Room for artistic interventions

Room for artistic interventions

Room for artistic interventions im the Museum of Fine Arts

  • Heaven’s inferno dress

    Carola Willbrand, 2017

    Heaven’s inferno dress

    Carola Willbrand lives and works near Cologne; since 1981 projects, exhibitions, performances, artist books using materials of daily life: wallpaper, carpet, worn clothes. The thread ties all my materials together. The metaphor ‘thread’ is the image for life.

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Chronology of the artistic interventions - curated by Michael Braunsteiner:

  • untitledFranz Graf

    The goal of his work was to trace the “silence of older worlds” that open up the experience of “deep concentration and silent meditation” of the medieval monks in their writing room. He creates an ongoing dialogue between the objects found during his exploratory expeditions to the depot as well as in the nooks and crannies of Admont Benedictine Abbey and the painted writings on the wall and the ravens he brought along – as placeholders on the wall.   

  • NatureIngeborg Strobl

     A cooperation with a class from Admont secondary school (wall drawings based on baroque paintings). The Holy Ghost assumes the form of a pigeon and floats over various images of animals, which can be interpreted and perceived differently. The pigeon as a symbol of peace – the animal as the embodiment of a message as well as a part of creation.

  • … forth and back and …Markus Wilfling, 1 Video + Skulptur, Kamera: Krisztina Kerekes

    The conceptual background points to the current activities of Admont Abbey in the realm of contemporary art in dialogue with the historical exhibits from earlier periods, harking back to the Middle Ages and the baroque period, when the monastery experienced its cultural peak. A video piece “transports” segments of the art depot that are normally not displayed to the centre of the museum.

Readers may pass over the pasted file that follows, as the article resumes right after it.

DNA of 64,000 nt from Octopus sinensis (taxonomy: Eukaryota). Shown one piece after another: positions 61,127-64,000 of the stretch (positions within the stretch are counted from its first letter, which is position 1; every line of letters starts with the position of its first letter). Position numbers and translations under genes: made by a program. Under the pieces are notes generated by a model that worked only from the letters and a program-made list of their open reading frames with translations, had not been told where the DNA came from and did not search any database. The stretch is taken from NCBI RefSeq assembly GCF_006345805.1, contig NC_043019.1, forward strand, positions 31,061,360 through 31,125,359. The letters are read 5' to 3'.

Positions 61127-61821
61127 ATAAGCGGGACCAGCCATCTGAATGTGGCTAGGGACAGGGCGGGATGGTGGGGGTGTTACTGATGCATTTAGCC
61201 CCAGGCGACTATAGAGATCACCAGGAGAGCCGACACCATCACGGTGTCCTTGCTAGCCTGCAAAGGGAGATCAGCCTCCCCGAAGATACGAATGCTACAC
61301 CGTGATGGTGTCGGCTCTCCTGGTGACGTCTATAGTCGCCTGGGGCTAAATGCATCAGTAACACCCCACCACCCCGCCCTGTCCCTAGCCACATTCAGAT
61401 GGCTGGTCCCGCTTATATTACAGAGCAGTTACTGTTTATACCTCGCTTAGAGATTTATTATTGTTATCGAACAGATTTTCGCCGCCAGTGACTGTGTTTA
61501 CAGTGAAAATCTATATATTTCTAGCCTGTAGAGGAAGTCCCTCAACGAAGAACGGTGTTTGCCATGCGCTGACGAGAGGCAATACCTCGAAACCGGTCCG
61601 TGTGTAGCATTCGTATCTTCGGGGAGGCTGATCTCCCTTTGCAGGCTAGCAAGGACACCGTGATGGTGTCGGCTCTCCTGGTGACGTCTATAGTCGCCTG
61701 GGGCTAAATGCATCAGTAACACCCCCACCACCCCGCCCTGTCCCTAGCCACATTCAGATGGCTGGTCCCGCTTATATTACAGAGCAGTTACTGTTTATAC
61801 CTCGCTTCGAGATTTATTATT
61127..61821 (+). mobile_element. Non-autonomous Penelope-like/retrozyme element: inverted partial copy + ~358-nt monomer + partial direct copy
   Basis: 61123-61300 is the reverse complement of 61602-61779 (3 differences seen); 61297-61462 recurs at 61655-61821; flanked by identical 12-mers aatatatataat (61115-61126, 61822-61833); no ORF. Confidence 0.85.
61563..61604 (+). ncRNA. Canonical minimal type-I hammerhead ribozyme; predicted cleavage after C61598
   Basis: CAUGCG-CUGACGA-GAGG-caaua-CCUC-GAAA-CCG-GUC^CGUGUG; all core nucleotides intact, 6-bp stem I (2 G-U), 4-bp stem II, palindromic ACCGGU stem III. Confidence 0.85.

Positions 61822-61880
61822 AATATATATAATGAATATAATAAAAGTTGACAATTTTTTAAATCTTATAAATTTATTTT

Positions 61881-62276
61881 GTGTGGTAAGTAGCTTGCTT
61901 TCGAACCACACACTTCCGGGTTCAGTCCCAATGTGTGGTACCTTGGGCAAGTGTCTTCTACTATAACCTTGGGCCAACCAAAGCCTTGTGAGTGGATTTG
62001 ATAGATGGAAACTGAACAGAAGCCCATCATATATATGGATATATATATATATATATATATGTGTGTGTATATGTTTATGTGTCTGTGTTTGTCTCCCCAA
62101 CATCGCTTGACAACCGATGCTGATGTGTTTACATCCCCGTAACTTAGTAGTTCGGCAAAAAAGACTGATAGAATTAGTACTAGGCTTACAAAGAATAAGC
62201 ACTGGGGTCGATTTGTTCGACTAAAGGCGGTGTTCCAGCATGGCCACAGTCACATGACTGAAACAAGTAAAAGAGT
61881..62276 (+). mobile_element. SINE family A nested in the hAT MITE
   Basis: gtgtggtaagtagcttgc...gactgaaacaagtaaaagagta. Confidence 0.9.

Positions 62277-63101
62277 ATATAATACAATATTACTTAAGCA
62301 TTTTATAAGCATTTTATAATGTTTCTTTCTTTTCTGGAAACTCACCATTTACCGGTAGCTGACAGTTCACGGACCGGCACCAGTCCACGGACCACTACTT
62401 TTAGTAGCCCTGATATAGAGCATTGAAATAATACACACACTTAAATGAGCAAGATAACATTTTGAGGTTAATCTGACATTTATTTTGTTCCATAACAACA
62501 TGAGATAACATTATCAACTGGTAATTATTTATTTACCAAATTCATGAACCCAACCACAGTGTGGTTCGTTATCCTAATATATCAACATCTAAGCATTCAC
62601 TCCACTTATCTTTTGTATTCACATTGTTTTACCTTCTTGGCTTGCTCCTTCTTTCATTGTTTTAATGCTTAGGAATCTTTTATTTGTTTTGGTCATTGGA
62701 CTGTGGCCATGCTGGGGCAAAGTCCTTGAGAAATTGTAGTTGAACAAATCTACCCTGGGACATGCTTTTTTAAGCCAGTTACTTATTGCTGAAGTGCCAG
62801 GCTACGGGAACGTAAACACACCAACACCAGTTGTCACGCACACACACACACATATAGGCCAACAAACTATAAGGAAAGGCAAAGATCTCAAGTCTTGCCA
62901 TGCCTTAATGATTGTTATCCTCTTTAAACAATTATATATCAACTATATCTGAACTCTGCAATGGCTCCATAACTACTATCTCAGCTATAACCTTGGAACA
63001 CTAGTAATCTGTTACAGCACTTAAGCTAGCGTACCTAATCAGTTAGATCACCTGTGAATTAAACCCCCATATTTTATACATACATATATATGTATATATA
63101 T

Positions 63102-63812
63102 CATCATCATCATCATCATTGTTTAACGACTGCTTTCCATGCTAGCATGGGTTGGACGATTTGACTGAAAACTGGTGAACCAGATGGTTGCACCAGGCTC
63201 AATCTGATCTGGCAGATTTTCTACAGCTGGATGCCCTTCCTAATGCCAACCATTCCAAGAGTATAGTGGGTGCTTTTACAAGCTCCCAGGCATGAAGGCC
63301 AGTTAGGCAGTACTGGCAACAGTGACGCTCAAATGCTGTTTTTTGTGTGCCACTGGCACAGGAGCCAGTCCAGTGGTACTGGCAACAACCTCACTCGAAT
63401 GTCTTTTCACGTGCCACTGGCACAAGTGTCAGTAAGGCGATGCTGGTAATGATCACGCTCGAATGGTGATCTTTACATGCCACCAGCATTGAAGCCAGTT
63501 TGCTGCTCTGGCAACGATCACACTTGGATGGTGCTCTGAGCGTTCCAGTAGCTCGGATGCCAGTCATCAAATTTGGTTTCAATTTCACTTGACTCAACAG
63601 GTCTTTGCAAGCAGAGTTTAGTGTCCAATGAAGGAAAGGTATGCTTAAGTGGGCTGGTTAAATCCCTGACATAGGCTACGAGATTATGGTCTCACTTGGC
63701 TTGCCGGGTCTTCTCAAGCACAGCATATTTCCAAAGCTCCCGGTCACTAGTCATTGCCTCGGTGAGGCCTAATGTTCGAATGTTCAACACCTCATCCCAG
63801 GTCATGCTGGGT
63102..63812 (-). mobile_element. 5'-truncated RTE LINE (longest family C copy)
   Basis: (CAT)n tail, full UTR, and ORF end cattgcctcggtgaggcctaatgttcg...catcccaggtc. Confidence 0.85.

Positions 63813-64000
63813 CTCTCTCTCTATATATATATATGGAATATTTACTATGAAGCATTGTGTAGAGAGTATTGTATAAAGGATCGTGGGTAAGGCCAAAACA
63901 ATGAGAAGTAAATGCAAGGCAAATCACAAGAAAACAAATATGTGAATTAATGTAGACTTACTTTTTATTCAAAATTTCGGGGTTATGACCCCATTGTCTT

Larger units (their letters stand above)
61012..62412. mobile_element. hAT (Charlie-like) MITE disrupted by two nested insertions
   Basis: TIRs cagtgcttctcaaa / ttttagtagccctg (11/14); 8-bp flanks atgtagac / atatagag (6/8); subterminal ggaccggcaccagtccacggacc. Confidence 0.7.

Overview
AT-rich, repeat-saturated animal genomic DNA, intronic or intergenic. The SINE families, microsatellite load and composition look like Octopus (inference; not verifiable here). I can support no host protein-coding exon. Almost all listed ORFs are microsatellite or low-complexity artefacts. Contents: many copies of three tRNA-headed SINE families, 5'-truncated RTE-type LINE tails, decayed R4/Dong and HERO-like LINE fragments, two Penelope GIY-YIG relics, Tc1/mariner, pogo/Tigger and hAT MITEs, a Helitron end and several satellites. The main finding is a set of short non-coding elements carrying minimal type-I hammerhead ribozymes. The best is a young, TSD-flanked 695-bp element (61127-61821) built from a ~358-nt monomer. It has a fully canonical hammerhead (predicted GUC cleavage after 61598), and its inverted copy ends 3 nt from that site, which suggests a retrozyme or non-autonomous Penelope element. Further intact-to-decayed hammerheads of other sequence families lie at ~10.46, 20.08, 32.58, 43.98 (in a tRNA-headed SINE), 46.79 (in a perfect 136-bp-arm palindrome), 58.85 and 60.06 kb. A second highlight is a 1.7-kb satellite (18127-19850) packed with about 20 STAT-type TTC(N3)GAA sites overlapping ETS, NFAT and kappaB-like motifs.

• Taxidermy – moveNorbert Trummer

    Drawings and animations. Taxidermy displays from the natural history collections of the monastery observed in close detail in the process of drawing.

  • Course of thingsThomas Baumann und Martin Kaltner

    Video installation. Discarded objects were extracted from the regular disposal systems and subject to interrogation with regard to their value against the backdrop of the art and natural history museum collection of Admont Abbey. The “Course of things” (conveyor belt video) was explained at a theoretical level as a principle immanent to the world and the universe.    

  • Ephemeral and eternalStefan Emmelmann

    Perceptual images on the topic of word, writing, library with special relation to the annual topic of “Attention Library”.

  • The shadow of the sunWilhelm Scherübl

    A room for experiencing and reflecting upon processes and structures of the natural – deriving from a selection of his artistic explorations in and with nature: a black-white pattern on the walls, dry plant material in cloth bags, ENNS as a cool-lit writing, historical books, video loops – water, energy, light, matter, time, wind, movement. The process of becoming and decaying as complex forms of continual renewal. The installation makes multiple references to Admont Abbey and to its environs, to the natural history collection and to the library as a repository of knowledge.